ARLINGTON, Texas — The Orioles, manager Brandon Hyde said, have not done enough to prevent what Major League Baseball’s trading close this year has brought them, or rather what it has taken away from them.
They traded a fan favorite for two pitching prospects and an All-Star for four more. Their biggest major league signing, holding that status because he was their only one, was a light-hitting fielder who was released by a team they track in the American League wildcard standings.
“That’s the game we’re in,” Hyde said. “We have to get up by the deadline. Hopefully we’ll add soon. Hopefully one day soon we will add the deadline clearly.”
It seemed possible it would be that deadline, with an Orioles team over .500 and within reach of postseason spots adding players that could benefit them over the coming two months, next season and potentially beyond. Instead, they traded first baseman Trey Mancini and closer Jorge López while sending the Tampa Bay Rays money for outfielder Brett Phillips.
In theory, it could have been worse. They kept veteran starter Jordan Lyles, outfielder Anthony Santander and every other potential trade contender. But other than bringing in a bench piece for Phillips, the front office did nothing to add to a team that finished the day 1 1/2 games short of a playoff spot.
The focus, executive vice president and general manager Mike Elias made clear after trading with Mancini, remains the future.
“The bottom line is that this is an organization that we feel like there’s a window – a championship window – opening up for,” Elias said Monday. “And we have an opportunity at this time to seek players who can contribute to this window and the pursuit of multiple playoff appearances over the next few years here in Baltimore.”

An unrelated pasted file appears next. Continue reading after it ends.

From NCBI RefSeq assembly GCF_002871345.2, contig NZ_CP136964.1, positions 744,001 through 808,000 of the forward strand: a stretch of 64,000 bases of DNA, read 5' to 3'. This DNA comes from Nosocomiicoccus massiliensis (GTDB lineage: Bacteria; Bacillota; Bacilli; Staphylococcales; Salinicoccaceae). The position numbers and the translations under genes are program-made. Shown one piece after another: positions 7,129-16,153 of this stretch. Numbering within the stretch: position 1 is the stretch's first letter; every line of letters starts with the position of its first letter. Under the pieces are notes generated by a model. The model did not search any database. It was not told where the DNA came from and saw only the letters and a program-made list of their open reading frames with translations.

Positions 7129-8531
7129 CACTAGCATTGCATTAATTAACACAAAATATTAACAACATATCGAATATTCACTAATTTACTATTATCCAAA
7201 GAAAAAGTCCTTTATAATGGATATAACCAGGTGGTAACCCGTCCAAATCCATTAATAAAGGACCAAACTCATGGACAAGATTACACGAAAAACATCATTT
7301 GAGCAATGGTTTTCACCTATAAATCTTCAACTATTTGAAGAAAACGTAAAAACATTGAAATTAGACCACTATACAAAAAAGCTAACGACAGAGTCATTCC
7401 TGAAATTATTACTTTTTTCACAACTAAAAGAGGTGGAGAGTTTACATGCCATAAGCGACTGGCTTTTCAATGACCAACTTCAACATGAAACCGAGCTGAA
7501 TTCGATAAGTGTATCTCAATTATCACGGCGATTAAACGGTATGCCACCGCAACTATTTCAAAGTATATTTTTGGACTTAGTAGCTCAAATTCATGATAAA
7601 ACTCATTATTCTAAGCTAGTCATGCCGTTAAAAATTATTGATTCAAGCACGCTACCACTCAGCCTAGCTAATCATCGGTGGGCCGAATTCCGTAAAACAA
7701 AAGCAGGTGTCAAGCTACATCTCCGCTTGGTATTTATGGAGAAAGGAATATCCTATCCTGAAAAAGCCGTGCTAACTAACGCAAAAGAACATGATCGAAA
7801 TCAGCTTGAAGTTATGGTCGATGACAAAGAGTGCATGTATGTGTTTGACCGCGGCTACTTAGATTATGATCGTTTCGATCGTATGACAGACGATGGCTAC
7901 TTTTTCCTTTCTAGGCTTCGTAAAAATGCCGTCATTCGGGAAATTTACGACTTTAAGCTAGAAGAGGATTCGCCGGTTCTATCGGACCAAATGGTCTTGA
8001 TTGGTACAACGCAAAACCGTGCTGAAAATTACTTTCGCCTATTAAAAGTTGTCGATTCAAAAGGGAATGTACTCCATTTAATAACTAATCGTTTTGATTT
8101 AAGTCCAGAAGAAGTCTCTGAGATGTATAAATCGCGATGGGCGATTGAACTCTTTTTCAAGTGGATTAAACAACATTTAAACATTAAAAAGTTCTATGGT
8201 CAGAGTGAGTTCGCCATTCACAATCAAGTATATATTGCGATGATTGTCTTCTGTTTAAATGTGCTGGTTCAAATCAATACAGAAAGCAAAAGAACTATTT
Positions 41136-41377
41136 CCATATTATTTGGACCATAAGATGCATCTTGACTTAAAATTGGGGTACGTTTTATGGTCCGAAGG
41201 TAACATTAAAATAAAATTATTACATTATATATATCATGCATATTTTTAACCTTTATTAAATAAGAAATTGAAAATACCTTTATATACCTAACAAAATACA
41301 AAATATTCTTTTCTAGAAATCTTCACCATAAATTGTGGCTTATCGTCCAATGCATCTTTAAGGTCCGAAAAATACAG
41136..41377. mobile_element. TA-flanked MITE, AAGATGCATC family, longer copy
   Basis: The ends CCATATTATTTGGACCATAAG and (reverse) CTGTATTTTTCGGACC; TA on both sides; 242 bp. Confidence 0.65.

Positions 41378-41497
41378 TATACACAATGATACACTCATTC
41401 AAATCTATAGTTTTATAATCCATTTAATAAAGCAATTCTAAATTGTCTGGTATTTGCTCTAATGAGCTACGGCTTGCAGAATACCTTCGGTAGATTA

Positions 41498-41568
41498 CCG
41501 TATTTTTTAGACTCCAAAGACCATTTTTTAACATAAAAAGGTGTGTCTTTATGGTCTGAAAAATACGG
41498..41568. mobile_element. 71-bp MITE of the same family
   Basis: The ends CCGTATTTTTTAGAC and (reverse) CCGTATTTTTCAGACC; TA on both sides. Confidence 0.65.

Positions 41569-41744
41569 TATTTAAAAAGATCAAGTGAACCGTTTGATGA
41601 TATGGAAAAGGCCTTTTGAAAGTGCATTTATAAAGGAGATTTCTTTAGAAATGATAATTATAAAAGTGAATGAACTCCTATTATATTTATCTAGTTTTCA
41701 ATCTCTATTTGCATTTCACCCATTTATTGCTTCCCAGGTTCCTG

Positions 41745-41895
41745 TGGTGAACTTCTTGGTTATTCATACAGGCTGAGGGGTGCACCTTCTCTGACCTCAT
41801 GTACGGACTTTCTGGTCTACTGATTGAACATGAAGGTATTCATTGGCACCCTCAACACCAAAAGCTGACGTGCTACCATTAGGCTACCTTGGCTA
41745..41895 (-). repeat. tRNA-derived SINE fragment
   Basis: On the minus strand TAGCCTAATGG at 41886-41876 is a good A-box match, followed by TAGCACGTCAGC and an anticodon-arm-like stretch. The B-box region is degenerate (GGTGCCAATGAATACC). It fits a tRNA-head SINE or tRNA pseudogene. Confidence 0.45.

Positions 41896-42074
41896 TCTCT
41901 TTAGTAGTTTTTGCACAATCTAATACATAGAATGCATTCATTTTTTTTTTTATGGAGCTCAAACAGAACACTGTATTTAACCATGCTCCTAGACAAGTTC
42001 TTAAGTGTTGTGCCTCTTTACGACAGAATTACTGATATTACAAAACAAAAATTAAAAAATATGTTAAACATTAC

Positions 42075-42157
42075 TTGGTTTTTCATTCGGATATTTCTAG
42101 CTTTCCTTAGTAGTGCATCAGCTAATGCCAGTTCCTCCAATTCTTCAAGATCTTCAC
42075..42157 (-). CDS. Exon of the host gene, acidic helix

Only one of the six minor league weapons Baltimore added in this week’s trades smashed above High-A. Those moves are obviously more about the organization’s long-term future than a potential post-season run this year or next.
When the major league portion of this rebuild finally seemed to be paying off, the Orioles’ front office gave away two key pieces when it signaled how little a potential third wildcard spot means to them, even if they head into the postseason at all entering creates the opportunity to go deeper.
“I think we still have a good team but yeah it’s going to be an uphill battle from here on out to lose these guys,” said first baseman Ryan Mountcastle. “But I think we’re up to the challenge and hopefully we can make a push.”
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They are still fourth in their class. They must skip two teams to earn a playoff spot. They are largely inexperienced and are becoming even more so after losing Mancini and López.
But even if Elias and company think a playoff spot is unlikely, those in the Orioles clubhouse plan to pursue it anyway.
“We’re still going to go out there and try to win ball games,” said reliever Joey Krehbiel, “just like we’ve been the last so many games.”
Hyde added: “I don’t think our boys are going to back down.”
The last two games have shown that as the Orioles (53-51) defeated an underdog Texas Rangers. Adleyrutschman, the first overall pick of 2019 who has since been the face of Baltimore’s rebuild, has laced doubles on the field. Terrin Vavra, a newly recalled one-time trade acquisition, reached base four times in Tuesday’s victory. As these next two months play out, Baltimore is likely to make further additions from the pipeline that Elias has built, one that has received new weapons with this week’s trades.
Even after these forward-thinking moves, the focus for players left behind in the Orioles’ clubhouse is on the present.
“I don’t think I’ve seen any guys with their heads down or angry or sad or sulking or anything,” Lyles said. “We keep showing up. We still have a good team. We have shown that in the last two nights.”